In today’s busy and stressful daily life, stress is the number one enemy of the human body. It has a very negative impact – it can cause and trigger a number of illnesses, as well as contribute to increasing your weight.
Whether you are stressed at work, at home or stressed for other reasons, your body responds to this mental state by releasing cortisol – the stress hormone.
What is Stress and What Causes it?
Stress is the body’s reaction to real or perceived situations that could go beyond your resources to deal with. When you feel threatened, a chemical reaction takes place in your body that allows you to act in a way that prevents the danger.
This reaction is also known as “fight or flight” – an evolutionary mechanism for survival. When stress occurs, heart rate increases, breathing accelerates, muscles tighten, and blood pressure is rising to be ready to protect yourself.
All of this biological response has helped us a lot in the past, but in today’s busy everyday life, it hinders us rather than helps us.
How Stress Affects Weight Loss
Cortisol release under chronic stress can make weight loss difficult for a couple of reasons.
Cortisol is directly involved in your appetite. Through various mechanisms, cortisol, along with other stress hormones, increases the desire for high-calorie foods by simultaneously shutting down brain centers responsible for self-control and stimulating those associated with fast awards.
Cortisol is primarily synthesized by the adrenal glands, but there is also one more place where it can be produced – in the deep layers of abdominal fat (visceral fat) by an enzyme called 11-HSD. This enzyme converts the inactive cortisone into active cortisol. Insulin is increasing the action of 11-HSD, further increasing the levels of cortisol, which in turn causes insulin resistance.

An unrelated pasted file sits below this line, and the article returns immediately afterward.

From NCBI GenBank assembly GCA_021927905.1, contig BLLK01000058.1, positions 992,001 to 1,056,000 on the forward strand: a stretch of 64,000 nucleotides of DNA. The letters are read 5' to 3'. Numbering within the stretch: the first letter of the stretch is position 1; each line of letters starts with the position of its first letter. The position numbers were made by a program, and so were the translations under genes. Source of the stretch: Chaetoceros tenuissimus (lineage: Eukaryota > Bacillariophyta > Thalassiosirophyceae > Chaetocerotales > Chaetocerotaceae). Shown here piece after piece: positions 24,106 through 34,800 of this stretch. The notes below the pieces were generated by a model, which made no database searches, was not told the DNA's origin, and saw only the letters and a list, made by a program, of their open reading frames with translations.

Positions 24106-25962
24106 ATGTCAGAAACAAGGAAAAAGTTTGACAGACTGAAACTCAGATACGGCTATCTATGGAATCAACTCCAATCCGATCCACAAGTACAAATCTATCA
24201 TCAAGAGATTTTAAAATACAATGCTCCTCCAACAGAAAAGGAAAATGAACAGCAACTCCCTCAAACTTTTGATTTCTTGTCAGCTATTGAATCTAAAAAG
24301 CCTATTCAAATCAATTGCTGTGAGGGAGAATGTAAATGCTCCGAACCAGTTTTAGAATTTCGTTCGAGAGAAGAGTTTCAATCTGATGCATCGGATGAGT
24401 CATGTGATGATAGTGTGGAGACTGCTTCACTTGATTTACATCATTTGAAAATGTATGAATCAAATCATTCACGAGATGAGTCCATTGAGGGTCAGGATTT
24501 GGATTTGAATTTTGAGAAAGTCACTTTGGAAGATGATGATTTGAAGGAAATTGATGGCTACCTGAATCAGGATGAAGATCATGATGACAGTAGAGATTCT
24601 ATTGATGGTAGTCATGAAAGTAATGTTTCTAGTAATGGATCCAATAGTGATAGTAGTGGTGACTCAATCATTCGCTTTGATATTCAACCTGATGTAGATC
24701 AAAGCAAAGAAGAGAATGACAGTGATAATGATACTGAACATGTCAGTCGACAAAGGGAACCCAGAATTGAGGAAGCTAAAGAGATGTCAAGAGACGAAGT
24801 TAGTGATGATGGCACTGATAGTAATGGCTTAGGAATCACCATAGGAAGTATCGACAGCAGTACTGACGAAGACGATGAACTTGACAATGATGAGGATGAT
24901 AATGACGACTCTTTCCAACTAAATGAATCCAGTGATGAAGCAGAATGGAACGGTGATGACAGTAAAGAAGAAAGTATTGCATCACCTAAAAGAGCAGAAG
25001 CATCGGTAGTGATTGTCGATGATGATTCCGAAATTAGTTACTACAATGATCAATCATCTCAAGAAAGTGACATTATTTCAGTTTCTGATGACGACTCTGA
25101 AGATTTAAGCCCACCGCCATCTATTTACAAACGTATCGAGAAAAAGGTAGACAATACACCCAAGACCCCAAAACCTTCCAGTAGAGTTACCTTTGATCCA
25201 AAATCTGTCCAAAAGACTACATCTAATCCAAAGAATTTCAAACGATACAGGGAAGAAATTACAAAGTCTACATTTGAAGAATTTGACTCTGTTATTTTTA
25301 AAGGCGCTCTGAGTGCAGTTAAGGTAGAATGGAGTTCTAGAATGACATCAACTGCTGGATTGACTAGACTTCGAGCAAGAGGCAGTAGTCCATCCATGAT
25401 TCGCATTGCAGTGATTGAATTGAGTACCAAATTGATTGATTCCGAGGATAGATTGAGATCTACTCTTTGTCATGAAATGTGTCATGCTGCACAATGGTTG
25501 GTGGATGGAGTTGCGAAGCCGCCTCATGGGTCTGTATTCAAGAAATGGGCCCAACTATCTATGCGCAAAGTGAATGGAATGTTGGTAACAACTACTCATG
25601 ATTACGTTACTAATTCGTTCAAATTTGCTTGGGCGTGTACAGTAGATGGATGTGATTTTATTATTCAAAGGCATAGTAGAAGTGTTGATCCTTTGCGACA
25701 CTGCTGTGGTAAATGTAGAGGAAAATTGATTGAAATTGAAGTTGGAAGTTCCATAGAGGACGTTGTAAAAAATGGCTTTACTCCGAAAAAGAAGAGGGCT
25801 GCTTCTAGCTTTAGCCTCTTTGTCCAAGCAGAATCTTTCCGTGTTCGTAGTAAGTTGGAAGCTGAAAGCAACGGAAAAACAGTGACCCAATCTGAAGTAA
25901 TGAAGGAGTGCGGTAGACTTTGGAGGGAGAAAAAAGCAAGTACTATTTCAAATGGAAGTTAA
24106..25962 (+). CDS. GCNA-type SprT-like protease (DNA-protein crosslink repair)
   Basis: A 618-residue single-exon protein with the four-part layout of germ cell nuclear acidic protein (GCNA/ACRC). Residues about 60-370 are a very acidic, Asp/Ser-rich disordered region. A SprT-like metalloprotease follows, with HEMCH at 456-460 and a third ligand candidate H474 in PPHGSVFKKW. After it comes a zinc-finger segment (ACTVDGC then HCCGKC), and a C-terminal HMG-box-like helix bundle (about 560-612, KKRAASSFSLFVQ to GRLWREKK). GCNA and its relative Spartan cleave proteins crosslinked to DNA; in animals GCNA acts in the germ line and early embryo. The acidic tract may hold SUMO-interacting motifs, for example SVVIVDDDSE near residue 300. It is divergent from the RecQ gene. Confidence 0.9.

Because of this, the abdominal fat is acting as a parasite that guarantees its survival at the expense of the host. This is why in many cases you can’t get rid of the stubborn belly fat despite your diet and training.
High levels of cortisol are also known to attack muscle mass, which in turn is slowing the metabolism due to the fact that muscle burns calories simply to exist.
Other Stress-Related Problems
Continuous tension caused by high levels of stress can cause raising in cholesterol levels, blood pressure, and triglyceride levels in the bloodstream.
Stress also provokes certain inflammations in the body that lead to clogging of skin pores. As a result, the skin becomes red and irritated.
A large amount of cortisol can also negatively affect the frontal cortex of the brain, which is responsible for decision-making and memory.
How to deal with stress.
To deal with stress, which is an integral part of everyday life, consider following a few simple recommendations. They will help you in the process of fighting stress and eliminating it, thus protecting your body from illness.
If you are one of the millions of people who are concerned about the amount of stress they have in their life, try to follow these recommendations: